Food Production: “We made progress shutting borders” – Buhari

Africa to lose $11bn to Russia-Ukraine war ― Adesina

President Muhammadu Buhari, yesterday, rationalised the closure of Nigerian borders, saying that progress was made through the action, which according to him was to encourage local food production.

Recall that the President ordered the closure of the country’s land borders in August 2019 to crack down on smuggling. Four of the borders were re-opened in 2020, including the Seme border, in the South-West region; Maigatari and Illela borders, in the North-West, and Mfun borders, in the South-South.

Four more were ordered re-opened by the President last week, including Idiroko, in Ogun State; Jibiya, in Katsina; Kamba, in Kebbi, and Ikom, in Cross-River.

Speaking during an audience with the African Development Bank (AfDB) President, Dr. Akinwumi Adesina, at the Presidential Villa, Abuja, President Buhari thanked him “for knowing our weaknesses and our strengths, and for planning and working ahead”.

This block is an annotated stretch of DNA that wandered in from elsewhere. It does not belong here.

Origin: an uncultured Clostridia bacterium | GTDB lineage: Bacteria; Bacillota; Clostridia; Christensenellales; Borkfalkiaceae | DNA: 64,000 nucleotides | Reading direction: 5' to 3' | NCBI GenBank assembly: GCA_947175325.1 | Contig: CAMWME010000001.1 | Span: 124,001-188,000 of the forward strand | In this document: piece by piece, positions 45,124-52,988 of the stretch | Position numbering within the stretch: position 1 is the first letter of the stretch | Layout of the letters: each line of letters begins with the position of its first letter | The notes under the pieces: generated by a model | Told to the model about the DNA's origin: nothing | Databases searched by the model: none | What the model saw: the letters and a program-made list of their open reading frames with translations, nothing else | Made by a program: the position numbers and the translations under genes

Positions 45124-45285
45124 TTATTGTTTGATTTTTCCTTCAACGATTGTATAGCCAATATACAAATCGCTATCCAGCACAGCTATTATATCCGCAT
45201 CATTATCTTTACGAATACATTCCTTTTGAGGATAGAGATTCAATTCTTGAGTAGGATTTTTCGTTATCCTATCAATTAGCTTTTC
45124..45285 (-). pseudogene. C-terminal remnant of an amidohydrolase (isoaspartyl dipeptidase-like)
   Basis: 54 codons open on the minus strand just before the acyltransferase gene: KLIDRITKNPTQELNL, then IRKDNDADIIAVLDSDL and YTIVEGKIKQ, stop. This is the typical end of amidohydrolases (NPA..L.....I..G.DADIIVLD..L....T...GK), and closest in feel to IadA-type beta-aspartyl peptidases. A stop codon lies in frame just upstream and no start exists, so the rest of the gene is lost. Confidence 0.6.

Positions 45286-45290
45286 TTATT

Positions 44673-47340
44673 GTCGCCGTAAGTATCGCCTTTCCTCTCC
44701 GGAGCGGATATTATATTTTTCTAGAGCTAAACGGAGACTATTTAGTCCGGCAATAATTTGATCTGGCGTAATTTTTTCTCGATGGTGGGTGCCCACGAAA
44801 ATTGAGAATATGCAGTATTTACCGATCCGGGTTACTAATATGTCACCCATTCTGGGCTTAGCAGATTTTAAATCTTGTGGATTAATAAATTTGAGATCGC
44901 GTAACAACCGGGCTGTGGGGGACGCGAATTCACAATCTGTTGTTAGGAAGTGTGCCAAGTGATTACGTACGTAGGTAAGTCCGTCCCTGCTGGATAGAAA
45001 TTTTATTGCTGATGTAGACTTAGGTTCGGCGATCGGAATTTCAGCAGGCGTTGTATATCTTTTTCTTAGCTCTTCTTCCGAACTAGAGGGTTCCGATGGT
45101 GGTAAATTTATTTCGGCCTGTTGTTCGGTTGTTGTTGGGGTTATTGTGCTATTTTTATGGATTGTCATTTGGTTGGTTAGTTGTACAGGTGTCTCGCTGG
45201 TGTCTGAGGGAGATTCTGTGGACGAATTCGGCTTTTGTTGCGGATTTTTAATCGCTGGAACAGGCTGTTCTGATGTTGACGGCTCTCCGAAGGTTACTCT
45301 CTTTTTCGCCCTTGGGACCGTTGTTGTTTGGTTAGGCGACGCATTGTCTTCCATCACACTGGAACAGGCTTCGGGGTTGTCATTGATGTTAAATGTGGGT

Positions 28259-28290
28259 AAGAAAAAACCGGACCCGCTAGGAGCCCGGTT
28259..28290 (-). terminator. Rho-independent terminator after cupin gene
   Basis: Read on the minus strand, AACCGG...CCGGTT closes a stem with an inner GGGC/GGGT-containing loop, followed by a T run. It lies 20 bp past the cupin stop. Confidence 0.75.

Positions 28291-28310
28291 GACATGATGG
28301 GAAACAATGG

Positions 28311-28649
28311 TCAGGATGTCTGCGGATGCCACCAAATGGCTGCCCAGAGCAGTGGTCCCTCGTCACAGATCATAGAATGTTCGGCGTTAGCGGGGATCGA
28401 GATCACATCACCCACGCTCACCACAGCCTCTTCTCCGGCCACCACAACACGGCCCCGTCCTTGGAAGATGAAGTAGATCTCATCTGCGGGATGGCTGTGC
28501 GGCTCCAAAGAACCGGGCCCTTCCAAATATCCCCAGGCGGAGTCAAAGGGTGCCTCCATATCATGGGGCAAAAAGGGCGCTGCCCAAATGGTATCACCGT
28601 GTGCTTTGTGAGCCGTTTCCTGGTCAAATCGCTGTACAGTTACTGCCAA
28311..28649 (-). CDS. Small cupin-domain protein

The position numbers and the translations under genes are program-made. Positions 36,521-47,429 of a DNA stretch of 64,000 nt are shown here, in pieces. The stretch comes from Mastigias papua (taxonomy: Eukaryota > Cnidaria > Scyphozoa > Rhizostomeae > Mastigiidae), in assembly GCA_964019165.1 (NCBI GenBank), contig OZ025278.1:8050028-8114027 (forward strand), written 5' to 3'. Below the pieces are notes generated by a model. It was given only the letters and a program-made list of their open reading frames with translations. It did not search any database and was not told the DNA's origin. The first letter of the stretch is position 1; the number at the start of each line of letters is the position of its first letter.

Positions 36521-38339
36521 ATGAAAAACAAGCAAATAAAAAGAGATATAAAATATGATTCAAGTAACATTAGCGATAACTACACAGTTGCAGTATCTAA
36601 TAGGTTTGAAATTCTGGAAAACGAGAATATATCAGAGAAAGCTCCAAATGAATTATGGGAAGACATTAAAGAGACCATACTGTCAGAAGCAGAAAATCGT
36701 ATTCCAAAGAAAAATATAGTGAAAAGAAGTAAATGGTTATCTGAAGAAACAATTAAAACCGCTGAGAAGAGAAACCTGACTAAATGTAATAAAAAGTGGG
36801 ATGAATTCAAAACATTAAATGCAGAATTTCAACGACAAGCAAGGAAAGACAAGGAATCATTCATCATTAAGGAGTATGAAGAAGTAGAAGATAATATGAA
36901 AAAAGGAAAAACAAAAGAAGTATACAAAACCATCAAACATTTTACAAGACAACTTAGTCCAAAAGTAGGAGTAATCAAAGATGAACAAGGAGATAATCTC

President Buhari said. “We are very much aware of the need for food security, and to encourage our local farmers, that was why we closed our borders for about two years to curb smuggling. We made some progress.”

Akinwunmi had briefed him on steps being taken by the bank to avert a food crisis in Africa, in the foreseeable future.

Buhari praised the AfDB for planning ahead of whatever negative consequences may come from the Russia-Ukraine war in terms of food security.

Adesina had told him that the Russia-Ukraine war would create global problems, particularly for Africa, which imports a huge percentage of its food from the two countries. To prepare against the evil day, Dr. Adesina said the AfDB has developed a $1.5 billion Africa Emergency Food Plan, which is now before the bank’s Board for approval.

Talking specifically of Nigeria, the former Minister of Agriculture, said that in the wet season of 2022, at least 5 million small-holder farmers would be helped to cultivate 1 million hectres of maize, 1 million hectres of rice, and 250,000 hectres of sorghum and soybeans, respectively. “In total, our support will help Nigeria to produce 9.5 million metric tonnes of food”, he further stated.

States that will benefit from the assistance include Kano, Ogun, Oyo, Kaduna, Imo, Cross River, and the Federal Capital Territory, (FCT).

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